Care in summer and in winter
Abelia Grandiflora loves moderately moist soils and is very sensitive to waterlogging. Loamy soils without good drainage are harmful to the shrub, causing root rot and dying of shoots. It is also problematic when the root ball dries out, which can easily happen in potted plants, especially if they are on a covered terrace. Apart from the fertilization and regular watering of the plant, not much care is required. The plant is doing well if it is sprayed regularly, especially during the dry periods. In winter, the Abelie needs only a little water, but it must not dry out. Important: Although Abelias are considered more demanding plants, these shrubs are quite robust and largely insensitive to pests. Only at the beginning of budding in spring, it is advisable to control the plant on aphids and treat it with an insecticide if infested.
This shrub grows naturally very dense, it form many branches. Therefore, Abelia Grandiflora needs no radical pruning.Nevertheless, the gardener (the gardener) can form this wood to his own taste and form. Too often, however, the plant should not be cut. The best time to prune Abelie is in the spring, before the plant starts to sprout. The shrub is cleared, dead branches are removed. Abelie also tolerates cut in the old wood, while the gardener should be aware that exposes the plant for a year with the flowering. In summer, if necessary, some shoots are cut off, but these are rather minor cosmetic corrections.
Worth knowing about Abelia Grandiflora in brief:
- Decorative shrub with fragrant bell-shaped or funnel-shaped flowers;
- Throw off the foliage in the fall;
- Frost-sensitive, best wintering in an unheated conservatory;
- Needs loose humus soils;
- Should be moderately watered, tolerates no waterlogging;
- Should be fertilized with complete fertilizer every 14 days;
- Healthy, hardly any pest infestation;
- Shaping pruning recommended in spring.
- Type / Family: Shrub. Belongs to the honeysuckle family (Caprifoliaceae)
- Care effort: high. Lover's plant, which often needs to be controlled for fungal or parasitic infestation. In addition, winter protection required and regular fertilization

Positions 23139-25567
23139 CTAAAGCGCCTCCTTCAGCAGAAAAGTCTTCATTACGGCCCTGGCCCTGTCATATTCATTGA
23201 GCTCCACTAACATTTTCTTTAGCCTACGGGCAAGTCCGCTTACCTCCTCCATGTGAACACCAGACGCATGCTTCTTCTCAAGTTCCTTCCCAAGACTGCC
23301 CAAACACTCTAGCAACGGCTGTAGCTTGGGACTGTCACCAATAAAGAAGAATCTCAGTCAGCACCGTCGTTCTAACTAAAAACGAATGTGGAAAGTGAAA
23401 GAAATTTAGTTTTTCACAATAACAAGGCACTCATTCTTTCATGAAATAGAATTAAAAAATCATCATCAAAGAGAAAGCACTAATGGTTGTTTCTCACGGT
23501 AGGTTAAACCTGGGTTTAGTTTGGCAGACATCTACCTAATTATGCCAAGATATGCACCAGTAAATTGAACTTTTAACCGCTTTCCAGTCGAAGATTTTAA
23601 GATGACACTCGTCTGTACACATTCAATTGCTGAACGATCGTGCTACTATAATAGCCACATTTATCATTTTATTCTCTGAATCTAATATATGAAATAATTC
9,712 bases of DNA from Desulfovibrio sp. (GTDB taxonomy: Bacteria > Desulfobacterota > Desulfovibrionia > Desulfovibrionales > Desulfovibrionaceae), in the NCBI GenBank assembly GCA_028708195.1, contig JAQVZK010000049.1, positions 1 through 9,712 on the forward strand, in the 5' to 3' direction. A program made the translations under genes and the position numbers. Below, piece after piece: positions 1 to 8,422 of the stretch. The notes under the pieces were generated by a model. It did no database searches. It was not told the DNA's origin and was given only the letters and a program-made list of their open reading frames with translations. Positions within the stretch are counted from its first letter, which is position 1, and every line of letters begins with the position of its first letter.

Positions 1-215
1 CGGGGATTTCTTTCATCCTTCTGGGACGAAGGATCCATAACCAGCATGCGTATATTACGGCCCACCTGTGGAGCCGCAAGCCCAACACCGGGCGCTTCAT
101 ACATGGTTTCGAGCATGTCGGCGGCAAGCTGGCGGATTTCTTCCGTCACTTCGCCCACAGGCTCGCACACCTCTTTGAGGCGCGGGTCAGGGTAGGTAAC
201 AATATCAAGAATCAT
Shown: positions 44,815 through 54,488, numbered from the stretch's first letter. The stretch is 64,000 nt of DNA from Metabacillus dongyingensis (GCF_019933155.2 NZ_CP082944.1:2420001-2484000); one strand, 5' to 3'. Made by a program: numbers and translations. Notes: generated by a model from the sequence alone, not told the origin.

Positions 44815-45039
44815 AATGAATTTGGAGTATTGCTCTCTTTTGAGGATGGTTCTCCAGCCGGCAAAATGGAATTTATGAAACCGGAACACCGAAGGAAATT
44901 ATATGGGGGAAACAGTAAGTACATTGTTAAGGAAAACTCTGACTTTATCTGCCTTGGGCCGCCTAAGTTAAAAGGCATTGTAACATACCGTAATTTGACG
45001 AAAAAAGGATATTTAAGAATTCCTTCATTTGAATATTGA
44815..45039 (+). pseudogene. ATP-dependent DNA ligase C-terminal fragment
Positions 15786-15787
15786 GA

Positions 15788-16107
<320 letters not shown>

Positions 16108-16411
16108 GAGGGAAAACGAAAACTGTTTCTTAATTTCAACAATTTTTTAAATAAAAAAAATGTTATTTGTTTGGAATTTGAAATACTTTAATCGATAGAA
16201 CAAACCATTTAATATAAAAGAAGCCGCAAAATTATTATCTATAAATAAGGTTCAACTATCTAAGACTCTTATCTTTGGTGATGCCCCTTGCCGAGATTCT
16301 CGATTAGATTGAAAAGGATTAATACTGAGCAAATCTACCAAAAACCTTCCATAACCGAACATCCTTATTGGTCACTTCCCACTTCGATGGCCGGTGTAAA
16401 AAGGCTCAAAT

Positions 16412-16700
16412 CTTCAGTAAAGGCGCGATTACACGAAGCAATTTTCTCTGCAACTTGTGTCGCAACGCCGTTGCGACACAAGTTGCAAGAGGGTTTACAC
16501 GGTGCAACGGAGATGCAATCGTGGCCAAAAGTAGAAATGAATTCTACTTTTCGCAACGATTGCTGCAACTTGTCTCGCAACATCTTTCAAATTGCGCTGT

- Flowering period: June to July Main flower with fragrant ca. 2cm hanging funnel flowers in clusters sitting together in purpurrosa-white. After-flowering often until October. Flowers at the annual shoots
- Foliage: evergreen. Almost triangular shiny leaves
- Growth: Upright bushy
- Height: Up to 150cm and as wide
- Location: Sunny to partially shaded, warm, sheltered from the wind. Nutrient-rich and well-drained, like sandy soil
- Planting time: Anytime as long as the soil is not frozen
- Cut: In the spring after the frosts Auslichten and pruning dead shoots
- Propagation: By cuttings, but quite difficult
- Care: In case of dryness pour if soil has dried well for about 2-3 days. Fertilizer rich in nitrogen and potassium in the spring and compost or long-term fertilizer feed at the end of the winter. During flowering fertilize about every three weeks (liquid fertilizer) if long-term fertilizer has not been applied
- Hibernation: Requires very good winter protection with brushwood, mulch, leaves, fleece etc... Can still come in cold winters to failures
- Diseases / Problems: Very susceptible to parasites. If necessary, preventive spraying is susceptible to fungal attack with rising air humidity
- Special features: Subtropical plant, Can also be kept well in the tub, but then parasitic than planted specimens, Comes from East Asia